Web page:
Sunday, January 4, 2009

Paragraph Movie Reviews Double Take: Doubt

My only real motivation for seeing this movie was because it's an Oscar contender, nothing more visceral, so I went in with lowered expectations, which can often help. I was definitely entertained and more often than not engaged if not completely enraptured, so I'd qualify it a good moviegoing experience. The plot and the issues it explores are wonderfully ambiguous to just the right degree, giving you enough for discussion fodder without being frustrating. It's not just a question of innocence or guilt, it's a question of whether the latter is necessarily always wrong. Walking out of the theater, I could interpret the conclusion a number of ways and none of them felt wrong; more importantly, I was ok with that. Outside of the plot, though, were mechanical aspects of the film that in some cases elevated it and in other cases did the opposite. My favorite thing about Doubt is probably the way it is shot. There are no quick cuts; every shot is long, deliberate and creates an effect that you need to be paying attention. John Patrick Shanley, who both wrote the play adapted for the movie and directed the film, did an excellent job. As to the performances, this is where I'd deduct points. It's rare when Meryl Streep is a potential hindrance to anything she's in, but this could well be one of those instances. Her performance is powerful and her character is alternately terrifying and strangely sympathetic, but she takes it a little too far more than once, drifting close to parody. When she's on, she's Meryl Streep (which is a good thing), but when she hams it up, scenes that should probably be serious risk becoming comedy. I thought Philip Seymour Hoffman was brilliant; charming but with that right hint of possibly sinister intent, his priest is the standout character of Doubt, in my opinion. Rounding out the main trio, Amy Adams is a great actress whose work I enjoy, but she seems to have a limited range of characters she'll slip into. In this case, it was the meek, timid girl who is afraid of her own shadow, and that's probably my least favorite from her repetoire. When Streep and Adams share scenes, what should be acting showcases too often became SNL sketches. As for Viola Davis, she was great, but I think the "she turns in an Oscar-worthy showing in 15 minutes" hype is way overblown. I would definitely recommend Doubt if for no other reason than it will give you something to talk about afterwards for sure.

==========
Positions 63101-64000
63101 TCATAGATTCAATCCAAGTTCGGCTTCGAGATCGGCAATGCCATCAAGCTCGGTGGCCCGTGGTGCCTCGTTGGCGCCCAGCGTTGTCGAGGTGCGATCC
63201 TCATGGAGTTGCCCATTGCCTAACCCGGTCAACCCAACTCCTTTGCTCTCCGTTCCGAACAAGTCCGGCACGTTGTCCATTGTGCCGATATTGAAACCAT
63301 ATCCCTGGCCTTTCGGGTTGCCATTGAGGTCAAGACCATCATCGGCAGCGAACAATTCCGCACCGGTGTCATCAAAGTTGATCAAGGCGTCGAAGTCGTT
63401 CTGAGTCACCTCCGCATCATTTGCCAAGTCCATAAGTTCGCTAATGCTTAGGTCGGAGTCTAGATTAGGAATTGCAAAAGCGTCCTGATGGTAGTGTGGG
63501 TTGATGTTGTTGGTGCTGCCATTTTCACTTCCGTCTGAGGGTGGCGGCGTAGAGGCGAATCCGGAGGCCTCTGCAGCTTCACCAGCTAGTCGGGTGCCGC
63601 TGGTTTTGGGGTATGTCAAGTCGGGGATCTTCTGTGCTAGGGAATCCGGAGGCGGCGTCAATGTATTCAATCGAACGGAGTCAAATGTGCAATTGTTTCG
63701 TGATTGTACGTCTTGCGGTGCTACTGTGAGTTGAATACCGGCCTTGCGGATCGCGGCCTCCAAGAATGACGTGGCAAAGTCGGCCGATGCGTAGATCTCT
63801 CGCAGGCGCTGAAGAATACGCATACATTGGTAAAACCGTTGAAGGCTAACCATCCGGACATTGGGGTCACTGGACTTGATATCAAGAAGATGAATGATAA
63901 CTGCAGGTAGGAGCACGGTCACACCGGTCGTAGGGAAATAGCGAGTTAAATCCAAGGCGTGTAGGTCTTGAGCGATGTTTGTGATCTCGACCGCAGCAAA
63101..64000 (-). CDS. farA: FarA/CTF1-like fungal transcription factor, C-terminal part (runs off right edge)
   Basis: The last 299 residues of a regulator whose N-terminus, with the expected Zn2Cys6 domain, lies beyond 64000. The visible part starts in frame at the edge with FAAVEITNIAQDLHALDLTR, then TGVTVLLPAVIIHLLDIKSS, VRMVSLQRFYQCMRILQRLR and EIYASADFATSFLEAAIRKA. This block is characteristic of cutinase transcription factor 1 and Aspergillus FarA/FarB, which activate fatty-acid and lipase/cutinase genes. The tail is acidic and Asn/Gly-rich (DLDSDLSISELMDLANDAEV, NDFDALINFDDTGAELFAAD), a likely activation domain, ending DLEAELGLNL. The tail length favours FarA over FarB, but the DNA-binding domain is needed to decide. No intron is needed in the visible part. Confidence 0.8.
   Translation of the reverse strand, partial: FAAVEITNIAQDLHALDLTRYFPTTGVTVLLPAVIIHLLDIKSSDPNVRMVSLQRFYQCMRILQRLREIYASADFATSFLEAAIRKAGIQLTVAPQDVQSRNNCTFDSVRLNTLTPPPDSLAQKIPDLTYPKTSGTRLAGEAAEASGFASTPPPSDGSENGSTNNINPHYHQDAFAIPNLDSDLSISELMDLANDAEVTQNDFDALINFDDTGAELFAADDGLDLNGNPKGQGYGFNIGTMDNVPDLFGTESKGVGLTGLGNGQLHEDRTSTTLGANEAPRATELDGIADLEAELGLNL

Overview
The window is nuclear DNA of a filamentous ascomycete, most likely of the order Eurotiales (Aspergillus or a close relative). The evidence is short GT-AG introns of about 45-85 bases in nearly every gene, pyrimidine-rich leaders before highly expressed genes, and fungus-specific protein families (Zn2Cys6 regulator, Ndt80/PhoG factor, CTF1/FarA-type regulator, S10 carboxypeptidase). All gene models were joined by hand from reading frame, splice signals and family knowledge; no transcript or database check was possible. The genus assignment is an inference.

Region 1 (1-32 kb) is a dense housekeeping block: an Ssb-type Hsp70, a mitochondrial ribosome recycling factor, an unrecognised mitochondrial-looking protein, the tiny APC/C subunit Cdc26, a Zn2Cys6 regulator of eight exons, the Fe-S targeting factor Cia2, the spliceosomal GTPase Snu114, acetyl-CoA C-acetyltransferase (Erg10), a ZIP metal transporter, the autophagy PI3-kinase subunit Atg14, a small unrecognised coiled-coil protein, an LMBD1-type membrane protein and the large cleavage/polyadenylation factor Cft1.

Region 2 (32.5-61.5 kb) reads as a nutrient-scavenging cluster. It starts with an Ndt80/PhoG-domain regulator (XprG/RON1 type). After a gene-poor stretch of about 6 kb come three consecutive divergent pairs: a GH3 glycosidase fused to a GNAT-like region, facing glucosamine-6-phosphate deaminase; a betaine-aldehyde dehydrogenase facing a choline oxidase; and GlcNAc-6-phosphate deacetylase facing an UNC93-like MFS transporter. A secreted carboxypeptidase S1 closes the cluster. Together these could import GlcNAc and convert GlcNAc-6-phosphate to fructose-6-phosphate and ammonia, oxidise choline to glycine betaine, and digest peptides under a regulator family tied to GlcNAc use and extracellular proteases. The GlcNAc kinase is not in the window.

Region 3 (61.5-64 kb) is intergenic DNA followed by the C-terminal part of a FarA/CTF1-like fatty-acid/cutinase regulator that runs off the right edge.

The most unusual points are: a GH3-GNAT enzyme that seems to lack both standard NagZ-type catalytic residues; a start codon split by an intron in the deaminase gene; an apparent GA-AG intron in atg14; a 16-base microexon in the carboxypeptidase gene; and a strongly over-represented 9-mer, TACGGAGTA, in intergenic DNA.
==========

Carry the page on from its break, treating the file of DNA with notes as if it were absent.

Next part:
And now, for another take, here is my fiancee, Megan...

Okay so I really really liked Doubt. I read the play a few years ago, but I never got to see it on Broadway which I was really bummed about. I was thrilled when I found out that they were making a movie and I was not at all disappointed (and I'm a really tough critic). I, like Ben, loved the way it was shot. Shanley used a lot of angles, and it just made the piece more interesting. It's always cool to think about why a director makes choices like that. Anyway, loved it! Now I have not always been a Meryl Streep fan, but I really loved her in this. I thought her acting was impeccable and every choice was deliberate and effective. Amy Adams' character was interesting. I didn't love her, but I definitely didn't hate her. Her character was everything and that was annoying at times. But her eyes are so expressive. In a piece like this, its all about the body language and I think she nailed it. She was just a little "one note" for me and that is really my only complaint. Philip Seymour Hoffman was really great. I'm a big fan. BUT he was SO whiny. I felt like he would be in these great powerful moments and then he would WHINE. "what do you want me to doooooooo" whine whine whine. I was most disappointed in his performance, but that being said I didn't hate it. I still liked what he did with the character. He was charming and by the end, the audience is really torn about whether he did it or not. Finally Viola Davis. I agree with Ben. There was alot of hype surrounding her character (I was doing part of the hyping). I thought she was wonderful, but not nomination-worthy. I thought she was very effective, but I think the hype is more about what she says as a character (kudos to Shanley) then what she does as an actress. During her scene she had snot dripping out of her nose and I couldn't stop looking at it. That's a bad sign on so many levels. Overall, I really liked it. I thought it translated from stage to screen very well. Go see it! You'll enjoy it and there will be much to talk about, especially if you disagree whether he did it or not (like Ben and I did). :)

1 comment:

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